Widely considered one of the best writers of all time, Shakespeare, whether you’re reading or analyzing his works, can often be intimidating.
But as writers, we can learn a great deal from the Bard.
First off, it is perfectly all right to borrow. Many of the plots from Shakespeare’s greatest plays were ripped right from legend or history. But the important part is that Shakespeare didn’t just borrow; he took the basic elements of these stories and made them his own. He injected his own flavor and style into each work he produced and did it with the kind of flair that makes him worthy of so much praise and respect.
Every author borrows elements of their work, whether from situations in their own lives or from other literary works. What we can learn from him is that doing this consciously can allow you to bring certain themes to the forefront and use built in allusions to emphasize your main ideas.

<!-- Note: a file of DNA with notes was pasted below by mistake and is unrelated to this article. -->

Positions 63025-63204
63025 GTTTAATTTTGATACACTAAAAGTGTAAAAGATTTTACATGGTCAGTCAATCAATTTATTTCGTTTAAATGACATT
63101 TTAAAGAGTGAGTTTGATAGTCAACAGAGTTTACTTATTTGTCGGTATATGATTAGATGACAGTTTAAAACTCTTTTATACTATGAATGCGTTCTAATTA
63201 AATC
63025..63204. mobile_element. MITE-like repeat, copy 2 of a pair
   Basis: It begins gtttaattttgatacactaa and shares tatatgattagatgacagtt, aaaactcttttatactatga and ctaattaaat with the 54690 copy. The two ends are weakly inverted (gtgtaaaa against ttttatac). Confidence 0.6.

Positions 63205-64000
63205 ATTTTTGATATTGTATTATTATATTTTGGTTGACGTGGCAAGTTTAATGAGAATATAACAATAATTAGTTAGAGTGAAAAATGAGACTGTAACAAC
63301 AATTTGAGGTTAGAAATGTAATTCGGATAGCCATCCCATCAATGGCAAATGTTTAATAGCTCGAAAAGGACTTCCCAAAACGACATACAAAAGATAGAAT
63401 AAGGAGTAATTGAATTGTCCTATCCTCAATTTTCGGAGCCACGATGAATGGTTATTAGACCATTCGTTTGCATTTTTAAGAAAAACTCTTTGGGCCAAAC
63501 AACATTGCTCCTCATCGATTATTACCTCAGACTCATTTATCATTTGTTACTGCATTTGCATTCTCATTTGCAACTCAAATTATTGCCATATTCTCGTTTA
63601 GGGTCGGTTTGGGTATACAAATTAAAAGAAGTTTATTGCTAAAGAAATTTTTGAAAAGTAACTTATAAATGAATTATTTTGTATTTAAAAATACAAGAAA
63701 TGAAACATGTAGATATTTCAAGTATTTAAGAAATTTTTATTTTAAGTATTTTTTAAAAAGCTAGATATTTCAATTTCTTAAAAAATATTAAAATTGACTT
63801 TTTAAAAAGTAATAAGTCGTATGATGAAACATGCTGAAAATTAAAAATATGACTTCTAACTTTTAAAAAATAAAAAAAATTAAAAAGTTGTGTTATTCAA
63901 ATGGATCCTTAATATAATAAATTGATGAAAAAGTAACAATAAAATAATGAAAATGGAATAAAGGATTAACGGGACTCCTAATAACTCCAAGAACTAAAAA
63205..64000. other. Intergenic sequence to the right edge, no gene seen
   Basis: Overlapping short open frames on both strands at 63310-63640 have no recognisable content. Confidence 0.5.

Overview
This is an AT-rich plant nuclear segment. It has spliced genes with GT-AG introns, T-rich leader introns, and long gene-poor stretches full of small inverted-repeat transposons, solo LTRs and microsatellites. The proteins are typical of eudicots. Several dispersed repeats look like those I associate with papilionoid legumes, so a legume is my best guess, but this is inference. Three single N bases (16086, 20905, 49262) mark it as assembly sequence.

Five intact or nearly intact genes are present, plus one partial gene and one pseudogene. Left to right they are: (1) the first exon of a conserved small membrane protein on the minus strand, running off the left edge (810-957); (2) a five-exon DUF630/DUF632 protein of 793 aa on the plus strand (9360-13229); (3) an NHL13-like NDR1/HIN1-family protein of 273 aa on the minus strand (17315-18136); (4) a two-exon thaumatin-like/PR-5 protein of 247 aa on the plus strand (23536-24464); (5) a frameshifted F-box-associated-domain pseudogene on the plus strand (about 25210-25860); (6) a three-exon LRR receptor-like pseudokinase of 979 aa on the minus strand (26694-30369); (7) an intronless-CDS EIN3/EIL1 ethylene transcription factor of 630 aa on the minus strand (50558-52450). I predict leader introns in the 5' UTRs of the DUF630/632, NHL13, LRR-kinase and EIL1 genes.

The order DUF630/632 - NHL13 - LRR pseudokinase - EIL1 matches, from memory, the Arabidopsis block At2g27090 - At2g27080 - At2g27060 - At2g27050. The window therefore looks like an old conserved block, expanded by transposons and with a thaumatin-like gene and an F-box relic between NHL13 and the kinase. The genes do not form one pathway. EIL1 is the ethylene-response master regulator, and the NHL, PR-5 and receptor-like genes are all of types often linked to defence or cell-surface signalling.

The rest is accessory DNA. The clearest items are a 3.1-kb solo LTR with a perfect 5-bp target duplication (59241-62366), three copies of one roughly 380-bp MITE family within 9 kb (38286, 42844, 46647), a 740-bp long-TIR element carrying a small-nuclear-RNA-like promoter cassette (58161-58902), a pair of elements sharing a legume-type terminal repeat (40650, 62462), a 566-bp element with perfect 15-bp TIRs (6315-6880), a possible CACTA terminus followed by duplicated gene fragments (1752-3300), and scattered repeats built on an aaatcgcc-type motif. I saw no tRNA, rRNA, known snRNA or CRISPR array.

Shakespeare is also known for the almost of humor in his writing. Of course, modern day audiences are not likely to read his writing and burst out laughing. These days, puns and wordplay are not often greeting with standing ovations. But back in his day, audiences would delight in the often rowdy jokes and innuendoes replete in his plays.
Of course, not every style of writing or type of genre is receptive to humor but in general, being able to make your readers laugh even when the situation is otherwise tense and the drama is high can still be a very good thing.
None of this is easy of course but then again, I doubt even Shakespeare himself thought it was easy.